The detailed description of exemplary embodiments of the invention herein makes reference to the accompanying drawings, which show the exemplary embodiment by way of illustration and its best mode. While these exemplary embodiments are described in sufficient detail to enable those skilled in the art to practice the invention, it should be understood that other embodiments can be realized and that logical and mechanical dimensional changes can be made without departing from the spirit and scope of the invention. Thus, the detailed description herein is presented for purposes of illustration only and not of limitation. For example, the steps recited in any of the method descriptions can be executed in any order and are not limited to the order presented.

FIG. 1 illustrates an embodiment of a removable starter device in accordance with the present invention. The device can be used to start various equipment including, but not limited to mowers, weed trimmers, hedge trimmers, tillers, power rakes, power blowers, snow blowers, pressure washers, chippers, edgers, sweepers, generators, cultivators, chain saws, air compressors, and the like. The device can also be used to start various vehicles such as outboard boats, snowmobiles, motorcycles, all-terrain vehicles, ultralight aircraft, and the like.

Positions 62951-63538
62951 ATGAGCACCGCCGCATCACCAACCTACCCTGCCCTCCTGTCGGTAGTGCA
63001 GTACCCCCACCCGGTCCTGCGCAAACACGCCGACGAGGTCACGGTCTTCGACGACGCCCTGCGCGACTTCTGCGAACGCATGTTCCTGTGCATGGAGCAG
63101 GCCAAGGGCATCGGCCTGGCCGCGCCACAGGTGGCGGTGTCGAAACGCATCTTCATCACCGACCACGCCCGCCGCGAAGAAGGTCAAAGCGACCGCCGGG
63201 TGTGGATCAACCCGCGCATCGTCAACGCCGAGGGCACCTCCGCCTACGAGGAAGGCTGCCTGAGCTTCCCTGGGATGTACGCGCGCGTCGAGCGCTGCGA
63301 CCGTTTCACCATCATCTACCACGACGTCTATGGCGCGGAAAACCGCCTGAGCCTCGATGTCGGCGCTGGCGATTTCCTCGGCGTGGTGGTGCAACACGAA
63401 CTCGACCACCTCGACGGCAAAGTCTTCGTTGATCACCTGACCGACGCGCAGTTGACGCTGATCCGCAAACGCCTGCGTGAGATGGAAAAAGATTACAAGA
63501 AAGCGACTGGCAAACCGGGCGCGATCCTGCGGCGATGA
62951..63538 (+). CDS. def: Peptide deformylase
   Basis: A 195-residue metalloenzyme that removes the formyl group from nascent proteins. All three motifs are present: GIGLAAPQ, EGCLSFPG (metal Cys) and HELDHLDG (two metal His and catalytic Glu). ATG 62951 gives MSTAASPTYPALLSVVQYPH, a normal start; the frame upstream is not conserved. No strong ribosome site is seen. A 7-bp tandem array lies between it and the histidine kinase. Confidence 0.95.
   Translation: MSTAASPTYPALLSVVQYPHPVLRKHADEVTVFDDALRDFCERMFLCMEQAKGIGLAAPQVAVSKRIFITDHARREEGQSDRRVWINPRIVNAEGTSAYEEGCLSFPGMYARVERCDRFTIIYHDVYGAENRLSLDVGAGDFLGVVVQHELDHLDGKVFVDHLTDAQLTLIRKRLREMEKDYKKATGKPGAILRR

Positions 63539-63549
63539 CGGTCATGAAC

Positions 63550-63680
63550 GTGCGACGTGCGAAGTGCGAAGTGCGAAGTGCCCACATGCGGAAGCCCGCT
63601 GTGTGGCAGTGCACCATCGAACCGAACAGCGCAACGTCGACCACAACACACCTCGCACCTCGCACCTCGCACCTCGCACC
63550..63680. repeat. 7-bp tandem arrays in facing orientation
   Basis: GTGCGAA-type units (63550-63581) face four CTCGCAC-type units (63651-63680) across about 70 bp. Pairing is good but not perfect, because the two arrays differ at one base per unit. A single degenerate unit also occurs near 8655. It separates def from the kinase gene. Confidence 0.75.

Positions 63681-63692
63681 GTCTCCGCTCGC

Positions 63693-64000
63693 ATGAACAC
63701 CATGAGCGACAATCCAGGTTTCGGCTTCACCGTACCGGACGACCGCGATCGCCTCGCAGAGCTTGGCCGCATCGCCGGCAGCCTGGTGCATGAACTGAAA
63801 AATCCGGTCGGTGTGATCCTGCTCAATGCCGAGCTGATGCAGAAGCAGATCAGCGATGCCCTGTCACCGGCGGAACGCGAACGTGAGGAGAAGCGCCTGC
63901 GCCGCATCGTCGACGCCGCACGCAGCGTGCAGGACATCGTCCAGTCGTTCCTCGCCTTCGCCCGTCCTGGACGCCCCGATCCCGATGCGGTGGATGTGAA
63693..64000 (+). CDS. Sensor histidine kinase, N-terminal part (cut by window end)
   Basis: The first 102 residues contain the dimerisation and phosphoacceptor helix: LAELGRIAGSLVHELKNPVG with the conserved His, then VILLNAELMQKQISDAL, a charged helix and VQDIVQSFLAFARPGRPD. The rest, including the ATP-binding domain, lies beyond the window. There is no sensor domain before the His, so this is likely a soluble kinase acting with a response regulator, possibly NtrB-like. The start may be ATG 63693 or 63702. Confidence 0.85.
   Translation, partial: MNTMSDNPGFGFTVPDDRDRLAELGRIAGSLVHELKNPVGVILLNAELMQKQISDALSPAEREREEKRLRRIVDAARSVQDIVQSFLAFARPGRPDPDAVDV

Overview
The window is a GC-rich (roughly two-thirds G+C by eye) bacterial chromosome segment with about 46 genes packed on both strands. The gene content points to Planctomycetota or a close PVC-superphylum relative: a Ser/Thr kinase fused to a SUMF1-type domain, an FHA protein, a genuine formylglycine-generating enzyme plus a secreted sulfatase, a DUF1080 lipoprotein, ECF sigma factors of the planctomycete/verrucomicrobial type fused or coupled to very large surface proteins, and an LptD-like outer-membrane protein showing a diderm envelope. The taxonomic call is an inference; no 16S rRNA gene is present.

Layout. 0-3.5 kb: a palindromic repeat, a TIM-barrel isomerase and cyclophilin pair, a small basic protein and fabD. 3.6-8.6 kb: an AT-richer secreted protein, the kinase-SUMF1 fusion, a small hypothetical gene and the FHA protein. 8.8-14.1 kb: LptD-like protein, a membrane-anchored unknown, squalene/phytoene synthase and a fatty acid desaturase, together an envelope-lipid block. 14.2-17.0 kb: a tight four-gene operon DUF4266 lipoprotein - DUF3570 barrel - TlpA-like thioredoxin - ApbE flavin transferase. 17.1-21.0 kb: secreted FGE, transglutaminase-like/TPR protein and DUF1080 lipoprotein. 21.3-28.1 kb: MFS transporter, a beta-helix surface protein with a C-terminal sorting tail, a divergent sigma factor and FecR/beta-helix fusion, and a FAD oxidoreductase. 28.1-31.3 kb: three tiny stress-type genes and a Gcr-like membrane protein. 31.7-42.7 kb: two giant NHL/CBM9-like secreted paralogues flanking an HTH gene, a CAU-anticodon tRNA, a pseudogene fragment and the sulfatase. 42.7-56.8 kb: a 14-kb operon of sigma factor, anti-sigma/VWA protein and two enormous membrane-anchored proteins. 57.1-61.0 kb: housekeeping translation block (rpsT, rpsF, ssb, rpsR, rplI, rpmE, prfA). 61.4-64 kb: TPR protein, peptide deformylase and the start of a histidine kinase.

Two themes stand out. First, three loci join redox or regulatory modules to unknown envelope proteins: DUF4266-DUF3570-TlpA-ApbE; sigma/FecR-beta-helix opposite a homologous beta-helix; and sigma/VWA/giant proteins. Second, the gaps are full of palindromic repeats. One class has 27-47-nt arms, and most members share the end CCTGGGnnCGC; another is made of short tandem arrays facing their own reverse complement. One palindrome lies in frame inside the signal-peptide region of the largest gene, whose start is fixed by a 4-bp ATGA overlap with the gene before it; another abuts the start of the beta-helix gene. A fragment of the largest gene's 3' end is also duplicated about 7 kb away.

Referring to FIG. 1, an electric drill with removable linkage device is illustrated. The removable linkage device 160 is configured to removably attach to an electric drill 105. Linkage device 160 comprises a tube 155, locking clamp 165 and dowel pins 170 and 175. Tube 155 is configured to house a hex shank socket extension 110 (HSSE) coupled to a chuck 125 of drill 105.